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Catheter associated urinary tract infections (CAUTI’s) are the only device related infections which have increased in the last five years. Elimination of symptomatic urinary catheter associated infections seems like an unobtainable goal. We need to change that statistic. National quality and safety initiatives, as well as reimbursement strategies are targeted to focus on reducing CAUTIs. Nursing must lead the change and successfully work with unit teams to adopt the latest evidence. We will go beyond the guidelines to explore new practices and technology that, when integrated into current practice, have shown to reduce or eliminate CAUTI’s. Care practices alone are not enough to sustain change. Being part of a safety culture is critical for success. Be the driver of change and bring the latest evidence to the bedside to ensure positive patient outcomes. View Now
University of Alabama at Birmingham School of Nursing instructor Tracie White, MSN, has embarked on a study using telehealth to improve quality of life for patients who require an ostomy after surgery for certain disease processes. An ostomy is a surgically created opening in the body for the discharge of wastes often necessary following procedures for conditions such as colorectal cancer, Crohn's disease or ulcerative colitis. Patients often experience complications with their ostomy, compounding the physical pain, uncertainty and mental anguish already associated with their primary diagnosis. Read More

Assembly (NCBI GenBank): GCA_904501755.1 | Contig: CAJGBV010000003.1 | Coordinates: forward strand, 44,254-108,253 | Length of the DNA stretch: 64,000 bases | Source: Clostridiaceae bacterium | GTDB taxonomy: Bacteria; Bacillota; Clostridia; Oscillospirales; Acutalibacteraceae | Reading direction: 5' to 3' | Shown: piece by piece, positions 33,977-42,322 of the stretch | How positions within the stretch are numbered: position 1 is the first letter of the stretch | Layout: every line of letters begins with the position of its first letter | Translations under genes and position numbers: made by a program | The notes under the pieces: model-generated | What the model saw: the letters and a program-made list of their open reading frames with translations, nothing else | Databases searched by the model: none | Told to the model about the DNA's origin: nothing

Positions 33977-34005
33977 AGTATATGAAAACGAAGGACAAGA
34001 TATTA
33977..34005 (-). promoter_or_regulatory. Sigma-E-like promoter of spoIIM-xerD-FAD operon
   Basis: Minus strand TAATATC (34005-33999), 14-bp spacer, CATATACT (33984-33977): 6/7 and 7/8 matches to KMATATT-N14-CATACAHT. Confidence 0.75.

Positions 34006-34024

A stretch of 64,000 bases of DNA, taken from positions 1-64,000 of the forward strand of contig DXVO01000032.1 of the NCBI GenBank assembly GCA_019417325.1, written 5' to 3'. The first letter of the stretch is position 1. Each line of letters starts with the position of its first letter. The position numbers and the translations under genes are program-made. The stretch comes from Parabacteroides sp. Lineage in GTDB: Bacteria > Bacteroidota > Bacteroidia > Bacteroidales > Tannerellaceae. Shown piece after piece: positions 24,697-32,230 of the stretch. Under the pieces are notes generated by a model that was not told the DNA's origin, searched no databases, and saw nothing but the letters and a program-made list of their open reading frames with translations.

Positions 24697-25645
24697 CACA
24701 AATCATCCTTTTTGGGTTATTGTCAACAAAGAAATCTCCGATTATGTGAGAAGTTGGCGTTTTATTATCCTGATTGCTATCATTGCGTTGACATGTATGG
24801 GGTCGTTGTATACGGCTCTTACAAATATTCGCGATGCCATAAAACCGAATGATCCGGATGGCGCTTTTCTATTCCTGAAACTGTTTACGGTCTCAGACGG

Although therapeutic ultrasound has been in existence since the 1930s, questions remain as to its effectiveness in promoting tissue healing in various injured tissues. Limited evidence exists to support a role for therapeutic ultrasound in closed, soft tissue lesions. However, an evolving literature provides support for the role of therapeutic ultrasound in the treatment of chronic wounds, acute injuries such as fractures and split thickness graft donor sites as well as in the modulation of wound-related pain. Read More
A super-strong 'tough adhesive' has been created that is non-toxic and binds to biological tissues with a strength comparable to the body's own resilient cartilage, even when they're wet. Inspired by the glue produced by a slug, the double-layered hydrogel material demonstrates both high adhesion strength and strain dissipation, making it useful in a variety of medical applications. Read More